Tue | May 28, 2024

World trade recovery at risk amid shipping routes disruptions, warns UNCTAD

Published:Tuesday | April 2, 2024 | 12:06 AM

ONGOING DISRUPTIONS to significant shipping routes continue to threaten the projected recovery of global trade following several quarters of decline.

While the forecast for 2024 is considered “broadly positive”, logistical challenges related to shipping disruptions in key shipping routes, including the Panama Canal, could result in increased costs and disrupt supply chains, according to the latest Global Trade Update by the United Nations Conference and Trade and Development (UNCTAD).

International trade declined by three per cent, or approximately US$1 trillion, in 2023, driven by a five per cent fall in trade in goods.

Despite the overall decline, there were some positive performances, including an eight per cent growth in trade in services and a nearly 40 per cent surge in tourism and travel-related services post-pandemic.

“During 2023, trade performance diverged between developing and developed countries, with the former experiencing a decline of approximately four per cent and the latter around six per cent,” UNCTAD revealed in a release last week.

Developing countries experienced a sharper decline in trade, with their imports and exports falling by five per cent and seven per cent, respectively, compared to a four per cent drop in imports and three per cent in exports for developed nations, according to UNCTAD’s report.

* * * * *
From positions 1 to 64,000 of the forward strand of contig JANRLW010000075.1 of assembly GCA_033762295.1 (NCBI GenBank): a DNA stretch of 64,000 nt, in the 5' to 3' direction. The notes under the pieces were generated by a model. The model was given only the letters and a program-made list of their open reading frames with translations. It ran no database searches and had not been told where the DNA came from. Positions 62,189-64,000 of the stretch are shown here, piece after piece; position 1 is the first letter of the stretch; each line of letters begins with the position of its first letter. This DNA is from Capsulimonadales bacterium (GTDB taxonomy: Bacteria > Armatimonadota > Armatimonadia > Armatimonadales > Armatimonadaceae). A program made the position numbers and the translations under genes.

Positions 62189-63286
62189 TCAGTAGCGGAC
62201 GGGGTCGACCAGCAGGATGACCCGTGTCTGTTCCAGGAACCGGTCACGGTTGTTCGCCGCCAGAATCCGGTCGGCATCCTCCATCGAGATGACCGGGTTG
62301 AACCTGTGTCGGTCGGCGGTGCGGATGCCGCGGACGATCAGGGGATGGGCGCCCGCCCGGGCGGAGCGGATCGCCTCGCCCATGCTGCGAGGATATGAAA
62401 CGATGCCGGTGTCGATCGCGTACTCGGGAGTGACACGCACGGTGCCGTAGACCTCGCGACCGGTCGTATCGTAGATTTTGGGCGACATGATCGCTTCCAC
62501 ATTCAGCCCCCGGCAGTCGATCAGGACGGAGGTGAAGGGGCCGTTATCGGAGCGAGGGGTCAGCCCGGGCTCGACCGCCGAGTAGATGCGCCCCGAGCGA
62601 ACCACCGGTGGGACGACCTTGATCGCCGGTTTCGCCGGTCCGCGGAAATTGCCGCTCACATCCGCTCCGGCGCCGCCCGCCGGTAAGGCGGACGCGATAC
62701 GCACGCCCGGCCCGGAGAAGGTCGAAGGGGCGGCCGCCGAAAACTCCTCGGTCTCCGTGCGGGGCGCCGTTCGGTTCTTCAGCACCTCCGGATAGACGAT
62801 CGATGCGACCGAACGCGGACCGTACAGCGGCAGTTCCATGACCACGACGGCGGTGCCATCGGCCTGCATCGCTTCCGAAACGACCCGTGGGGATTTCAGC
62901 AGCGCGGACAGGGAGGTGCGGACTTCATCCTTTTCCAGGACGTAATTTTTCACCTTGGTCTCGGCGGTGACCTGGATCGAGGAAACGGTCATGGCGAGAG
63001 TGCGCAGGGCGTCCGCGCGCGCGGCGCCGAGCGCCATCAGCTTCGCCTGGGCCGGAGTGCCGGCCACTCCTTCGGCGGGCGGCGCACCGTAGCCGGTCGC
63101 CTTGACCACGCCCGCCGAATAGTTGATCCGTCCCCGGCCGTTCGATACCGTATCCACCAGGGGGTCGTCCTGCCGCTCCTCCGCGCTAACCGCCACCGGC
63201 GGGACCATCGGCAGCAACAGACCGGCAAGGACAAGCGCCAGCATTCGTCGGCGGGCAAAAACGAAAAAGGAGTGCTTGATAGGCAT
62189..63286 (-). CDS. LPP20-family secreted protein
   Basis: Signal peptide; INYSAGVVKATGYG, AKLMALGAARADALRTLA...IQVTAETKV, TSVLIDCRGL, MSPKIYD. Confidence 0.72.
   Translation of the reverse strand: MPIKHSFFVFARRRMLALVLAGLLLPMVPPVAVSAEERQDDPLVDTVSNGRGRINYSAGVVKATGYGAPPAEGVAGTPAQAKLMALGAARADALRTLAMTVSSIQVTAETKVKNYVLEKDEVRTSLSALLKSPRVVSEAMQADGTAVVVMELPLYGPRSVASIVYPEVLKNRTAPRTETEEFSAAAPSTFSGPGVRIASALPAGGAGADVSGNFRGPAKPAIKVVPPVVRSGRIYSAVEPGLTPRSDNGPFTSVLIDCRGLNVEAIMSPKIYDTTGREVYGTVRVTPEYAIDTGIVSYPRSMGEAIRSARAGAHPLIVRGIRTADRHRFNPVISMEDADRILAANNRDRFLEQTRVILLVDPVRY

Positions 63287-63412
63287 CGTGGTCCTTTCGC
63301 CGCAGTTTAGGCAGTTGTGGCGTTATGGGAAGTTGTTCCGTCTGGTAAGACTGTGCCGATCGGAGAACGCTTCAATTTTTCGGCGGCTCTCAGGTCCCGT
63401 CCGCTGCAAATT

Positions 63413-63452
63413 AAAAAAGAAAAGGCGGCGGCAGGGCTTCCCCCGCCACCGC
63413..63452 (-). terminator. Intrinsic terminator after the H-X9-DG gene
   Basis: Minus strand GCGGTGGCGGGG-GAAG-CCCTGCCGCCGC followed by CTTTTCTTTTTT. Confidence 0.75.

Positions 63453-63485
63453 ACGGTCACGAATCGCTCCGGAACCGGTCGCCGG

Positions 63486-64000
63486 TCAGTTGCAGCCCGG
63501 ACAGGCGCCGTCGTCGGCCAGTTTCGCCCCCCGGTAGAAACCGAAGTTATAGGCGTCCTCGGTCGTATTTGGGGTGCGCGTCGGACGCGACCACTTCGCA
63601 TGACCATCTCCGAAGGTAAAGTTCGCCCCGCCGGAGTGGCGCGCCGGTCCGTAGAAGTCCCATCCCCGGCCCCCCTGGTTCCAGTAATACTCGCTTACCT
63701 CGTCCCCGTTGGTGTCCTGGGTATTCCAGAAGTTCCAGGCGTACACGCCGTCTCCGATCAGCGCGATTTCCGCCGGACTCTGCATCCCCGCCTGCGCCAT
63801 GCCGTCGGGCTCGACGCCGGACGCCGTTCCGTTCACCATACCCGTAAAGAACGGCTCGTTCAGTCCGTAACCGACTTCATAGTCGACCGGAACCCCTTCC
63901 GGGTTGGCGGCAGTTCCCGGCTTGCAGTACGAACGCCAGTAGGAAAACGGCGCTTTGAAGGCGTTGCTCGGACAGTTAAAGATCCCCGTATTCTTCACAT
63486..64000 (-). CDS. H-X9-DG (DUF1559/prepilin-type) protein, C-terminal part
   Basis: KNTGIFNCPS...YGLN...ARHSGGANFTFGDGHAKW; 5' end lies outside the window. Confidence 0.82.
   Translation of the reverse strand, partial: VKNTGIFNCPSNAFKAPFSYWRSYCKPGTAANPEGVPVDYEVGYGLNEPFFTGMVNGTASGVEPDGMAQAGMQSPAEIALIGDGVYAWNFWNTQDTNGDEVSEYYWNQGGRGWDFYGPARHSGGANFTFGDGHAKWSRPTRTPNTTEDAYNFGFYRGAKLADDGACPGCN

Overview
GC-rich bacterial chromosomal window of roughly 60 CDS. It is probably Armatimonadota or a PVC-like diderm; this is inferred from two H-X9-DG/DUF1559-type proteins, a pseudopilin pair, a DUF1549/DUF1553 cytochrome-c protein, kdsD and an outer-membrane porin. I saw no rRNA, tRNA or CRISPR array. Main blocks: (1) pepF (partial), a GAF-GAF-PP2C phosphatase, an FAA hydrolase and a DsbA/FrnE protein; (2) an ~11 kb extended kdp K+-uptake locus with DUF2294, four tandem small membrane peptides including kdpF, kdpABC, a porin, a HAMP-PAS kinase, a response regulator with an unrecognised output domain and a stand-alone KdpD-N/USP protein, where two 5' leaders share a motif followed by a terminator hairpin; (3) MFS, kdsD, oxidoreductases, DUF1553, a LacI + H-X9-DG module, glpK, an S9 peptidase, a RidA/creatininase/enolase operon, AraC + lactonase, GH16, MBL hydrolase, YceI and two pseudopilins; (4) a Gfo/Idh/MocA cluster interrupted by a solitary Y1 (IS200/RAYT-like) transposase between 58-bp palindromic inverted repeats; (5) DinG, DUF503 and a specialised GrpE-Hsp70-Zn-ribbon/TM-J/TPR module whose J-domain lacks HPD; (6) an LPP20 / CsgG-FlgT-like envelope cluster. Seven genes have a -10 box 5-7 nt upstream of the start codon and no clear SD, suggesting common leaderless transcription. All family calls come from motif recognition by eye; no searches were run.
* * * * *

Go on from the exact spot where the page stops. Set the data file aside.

This position could persist with concurrent disruptions in two major global maritime trade waterways, with far-reaching implications for inflation and food and energy security.

Attacks on ships in the Red Sea since November 2023, coupled with the ongoing war in Ukraine affecting the Black Sea and climate-related droughts plaguing the Panama Canal, important channels crucial for global trade, have faced significant disruptions, UNCTAD stated, adding that the repercussions of these challenges are evident in the decline in monthly transits. Both the Suez and Panama Canals have experienced significant drops of over 40 per cent in transits from their peak volumes.

The fourth-quarter performance of 2023 marked a departure from previous quarters, with both merchandise and services trade stabilising quarter-over-quarter. Developing countries, especially those in the African, East Asian and South Asian regions, experienced growth in trade during this period, the UN body shared.

“Available data for the first quarter of 2024 suggests a continued improvement in global trade, especially considering moderating global inflation and improving economic growth forecasts. Additionally, rising demand for environmental goods, particularly electric vehicles, is expected to bolster trade this year,” UNCTAD stated.

“However, geopolitical tensions and supply chain disruptions persist as pivotal factors influencing bilateral trade trends and require ongoing scrutiny. Disruptions in shipping routes, particularly those related to security issues in the Red Sea and the Suez Canal, as well as adverse climate effects on water levels in the Panama Canal, carry the potential to escalate shipping costs, prolong voyage times and disrupt supply chains.”

UNCTAD supports developing countries to access the benefits of a globalised economy more fairly and effectively, and equips them to deal with the potential drawbacks of greater economic integration. It provides analysis, facilitates consensus-building and offers technical assistance to help developing countries use trade, investment, finance and technology as vehicles for inclusive and sustainable development.